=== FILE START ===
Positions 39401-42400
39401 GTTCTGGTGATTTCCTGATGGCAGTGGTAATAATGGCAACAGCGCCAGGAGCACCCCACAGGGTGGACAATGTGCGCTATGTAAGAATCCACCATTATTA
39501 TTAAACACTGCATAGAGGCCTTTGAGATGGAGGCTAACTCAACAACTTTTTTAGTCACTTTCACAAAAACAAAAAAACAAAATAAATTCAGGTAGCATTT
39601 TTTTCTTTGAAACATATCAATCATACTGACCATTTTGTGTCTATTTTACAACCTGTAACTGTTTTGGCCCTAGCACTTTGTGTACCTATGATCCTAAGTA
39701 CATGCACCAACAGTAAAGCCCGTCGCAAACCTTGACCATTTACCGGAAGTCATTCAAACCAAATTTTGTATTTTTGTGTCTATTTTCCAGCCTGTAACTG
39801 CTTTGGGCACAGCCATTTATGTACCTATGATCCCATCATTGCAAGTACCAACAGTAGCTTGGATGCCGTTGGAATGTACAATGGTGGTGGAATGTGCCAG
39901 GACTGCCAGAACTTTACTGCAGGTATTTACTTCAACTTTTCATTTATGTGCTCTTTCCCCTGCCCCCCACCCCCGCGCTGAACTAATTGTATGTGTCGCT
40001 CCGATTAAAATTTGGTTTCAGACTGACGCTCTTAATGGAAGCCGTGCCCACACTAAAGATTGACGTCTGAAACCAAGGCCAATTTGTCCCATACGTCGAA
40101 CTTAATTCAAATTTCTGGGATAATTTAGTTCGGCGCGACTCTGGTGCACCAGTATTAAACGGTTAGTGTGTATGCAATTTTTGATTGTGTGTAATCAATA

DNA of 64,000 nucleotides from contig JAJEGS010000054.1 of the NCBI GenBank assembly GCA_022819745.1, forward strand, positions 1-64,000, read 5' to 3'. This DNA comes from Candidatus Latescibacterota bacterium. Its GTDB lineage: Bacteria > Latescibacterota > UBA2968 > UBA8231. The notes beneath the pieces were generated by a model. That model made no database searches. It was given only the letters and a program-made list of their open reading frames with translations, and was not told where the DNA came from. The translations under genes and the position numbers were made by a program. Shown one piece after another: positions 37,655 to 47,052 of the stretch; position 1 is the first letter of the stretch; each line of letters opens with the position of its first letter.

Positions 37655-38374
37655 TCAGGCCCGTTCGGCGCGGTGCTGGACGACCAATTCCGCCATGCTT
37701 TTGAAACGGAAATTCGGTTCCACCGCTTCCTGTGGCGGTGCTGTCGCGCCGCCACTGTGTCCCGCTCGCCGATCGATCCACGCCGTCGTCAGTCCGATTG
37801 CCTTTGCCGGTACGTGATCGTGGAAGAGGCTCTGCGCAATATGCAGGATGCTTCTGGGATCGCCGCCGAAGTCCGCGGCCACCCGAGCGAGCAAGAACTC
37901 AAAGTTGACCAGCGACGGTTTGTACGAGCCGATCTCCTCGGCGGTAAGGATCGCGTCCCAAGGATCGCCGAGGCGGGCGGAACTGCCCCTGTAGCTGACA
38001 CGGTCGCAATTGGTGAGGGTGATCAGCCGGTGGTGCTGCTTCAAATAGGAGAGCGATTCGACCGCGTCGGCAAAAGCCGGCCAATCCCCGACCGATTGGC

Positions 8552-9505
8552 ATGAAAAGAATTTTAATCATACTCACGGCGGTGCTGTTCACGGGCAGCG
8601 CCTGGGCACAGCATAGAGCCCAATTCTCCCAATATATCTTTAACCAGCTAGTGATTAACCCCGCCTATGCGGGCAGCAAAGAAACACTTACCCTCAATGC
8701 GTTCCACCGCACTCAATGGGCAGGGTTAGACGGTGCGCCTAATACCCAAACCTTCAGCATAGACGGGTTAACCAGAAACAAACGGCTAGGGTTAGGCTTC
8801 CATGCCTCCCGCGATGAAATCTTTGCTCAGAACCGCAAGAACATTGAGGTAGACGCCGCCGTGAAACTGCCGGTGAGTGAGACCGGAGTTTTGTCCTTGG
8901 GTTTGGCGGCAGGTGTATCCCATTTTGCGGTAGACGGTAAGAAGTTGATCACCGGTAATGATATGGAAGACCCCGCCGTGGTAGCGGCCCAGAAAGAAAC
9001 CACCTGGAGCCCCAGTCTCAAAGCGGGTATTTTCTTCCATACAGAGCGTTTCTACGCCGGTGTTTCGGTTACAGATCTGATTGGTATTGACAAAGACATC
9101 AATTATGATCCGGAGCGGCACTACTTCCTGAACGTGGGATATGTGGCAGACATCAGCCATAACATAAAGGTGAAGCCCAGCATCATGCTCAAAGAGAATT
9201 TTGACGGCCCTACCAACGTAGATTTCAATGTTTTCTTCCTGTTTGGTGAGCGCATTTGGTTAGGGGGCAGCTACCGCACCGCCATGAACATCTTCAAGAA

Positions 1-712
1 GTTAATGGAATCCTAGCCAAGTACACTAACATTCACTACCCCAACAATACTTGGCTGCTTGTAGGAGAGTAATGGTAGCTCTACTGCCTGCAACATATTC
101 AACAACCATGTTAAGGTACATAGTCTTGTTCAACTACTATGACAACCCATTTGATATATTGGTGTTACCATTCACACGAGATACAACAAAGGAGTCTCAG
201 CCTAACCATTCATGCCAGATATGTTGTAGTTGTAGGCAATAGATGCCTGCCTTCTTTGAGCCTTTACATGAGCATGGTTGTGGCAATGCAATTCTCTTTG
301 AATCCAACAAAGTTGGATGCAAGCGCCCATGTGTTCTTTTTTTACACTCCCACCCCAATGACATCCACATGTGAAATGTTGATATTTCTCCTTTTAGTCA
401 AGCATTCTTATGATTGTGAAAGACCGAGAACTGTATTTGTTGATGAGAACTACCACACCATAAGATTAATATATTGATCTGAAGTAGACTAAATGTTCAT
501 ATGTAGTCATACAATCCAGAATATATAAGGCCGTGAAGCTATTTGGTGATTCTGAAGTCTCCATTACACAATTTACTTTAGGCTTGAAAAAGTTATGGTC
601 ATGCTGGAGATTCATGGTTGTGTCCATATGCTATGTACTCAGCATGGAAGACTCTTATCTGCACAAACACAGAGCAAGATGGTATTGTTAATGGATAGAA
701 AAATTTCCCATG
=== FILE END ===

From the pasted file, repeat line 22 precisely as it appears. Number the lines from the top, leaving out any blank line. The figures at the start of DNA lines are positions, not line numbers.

8901 GTTTGGCGGCAGGTGTATCCCATTTTGCGGTAGACGGTAAGAAGTTGATCACCGGTAATGATATGGAAGACCCCGCCGTGGTAGCGGCCCAGAAAGAAAC